This paper provides an overview of Singapore's inequality since 2000. Upon examining empirical indicators reflecting different aspects of inequality, there seems to be a divergence between largely stable macro-level trends and "felt" inequality experienced by citizens. While the empirical record reflects fairly stable income, wealth, consumption and intergenerational inequality, other data show how educational performance and sense of belonging are continuously tied to socio-economic position. Juxtaposing these insights against a qualitative analysis of Singapore's meritocracy, the social and political ferment on the issue of inequality in 2018—with heightened discourses among both elites and the public—makes sense against a backdrop of lived realities having become increasingly devolved from promises of equal opportunities. Typifying Singapore as a "pragmatic meritocracy" where systemic inequalities are recognized and addressed, the paper reviews policy responses to the rising discontent, and elaborates on the seeming disconnect between government narratives and generally incrementalistic solutions.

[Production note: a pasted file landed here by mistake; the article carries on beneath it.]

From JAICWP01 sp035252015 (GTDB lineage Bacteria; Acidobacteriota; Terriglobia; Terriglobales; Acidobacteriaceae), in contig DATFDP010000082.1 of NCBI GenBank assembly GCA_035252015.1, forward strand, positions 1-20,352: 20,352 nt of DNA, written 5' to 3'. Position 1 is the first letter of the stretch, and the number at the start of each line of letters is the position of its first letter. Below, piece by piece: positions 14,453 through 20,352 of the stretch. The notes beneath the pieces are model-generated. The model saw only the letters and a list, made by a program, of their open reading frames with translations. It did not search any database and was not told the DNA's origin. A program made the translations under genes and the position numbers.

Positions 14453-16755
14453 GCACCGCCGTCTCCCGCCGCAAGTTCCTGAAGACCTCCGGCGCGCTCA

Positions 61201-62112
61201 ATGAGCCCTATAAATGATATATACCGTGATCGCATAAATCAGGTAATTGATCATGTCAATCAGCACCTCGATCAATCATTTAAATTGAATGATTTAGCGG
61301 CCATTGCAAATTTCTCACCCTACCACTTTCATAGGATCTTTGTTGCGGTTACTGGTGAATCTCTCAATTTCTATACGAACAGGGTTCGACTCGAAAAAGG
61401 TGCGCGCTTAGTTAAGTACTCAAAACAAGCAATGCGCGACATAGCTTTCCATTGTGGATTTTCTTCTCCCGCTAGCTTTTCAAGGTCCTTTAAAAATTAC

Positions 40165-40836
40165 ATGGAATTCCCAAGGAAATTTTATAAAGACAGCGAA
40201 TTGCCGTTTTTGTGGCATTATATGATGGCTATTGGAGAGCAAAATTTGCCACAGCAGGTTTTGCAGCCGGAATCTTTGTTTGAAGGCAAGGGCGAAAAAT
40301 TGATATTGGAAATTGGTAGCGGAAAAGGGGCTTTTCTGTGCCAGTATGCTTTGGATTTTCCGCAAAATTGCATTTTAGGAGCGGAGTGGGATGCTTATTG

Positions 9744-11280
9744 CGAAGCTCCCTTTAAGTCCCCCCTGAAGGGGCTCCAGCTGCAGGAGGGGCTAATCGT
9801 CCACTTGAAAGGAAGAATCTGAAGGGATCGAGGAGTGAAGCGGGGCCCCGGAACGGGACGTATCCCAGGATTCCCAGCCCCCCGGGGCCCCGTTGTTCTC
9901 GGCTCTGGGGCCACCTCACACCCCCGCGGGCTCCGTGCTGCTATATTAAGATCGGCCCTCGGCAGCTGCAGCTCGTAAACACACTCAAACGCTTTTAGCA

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pp. 355-379
Launched on MUSE
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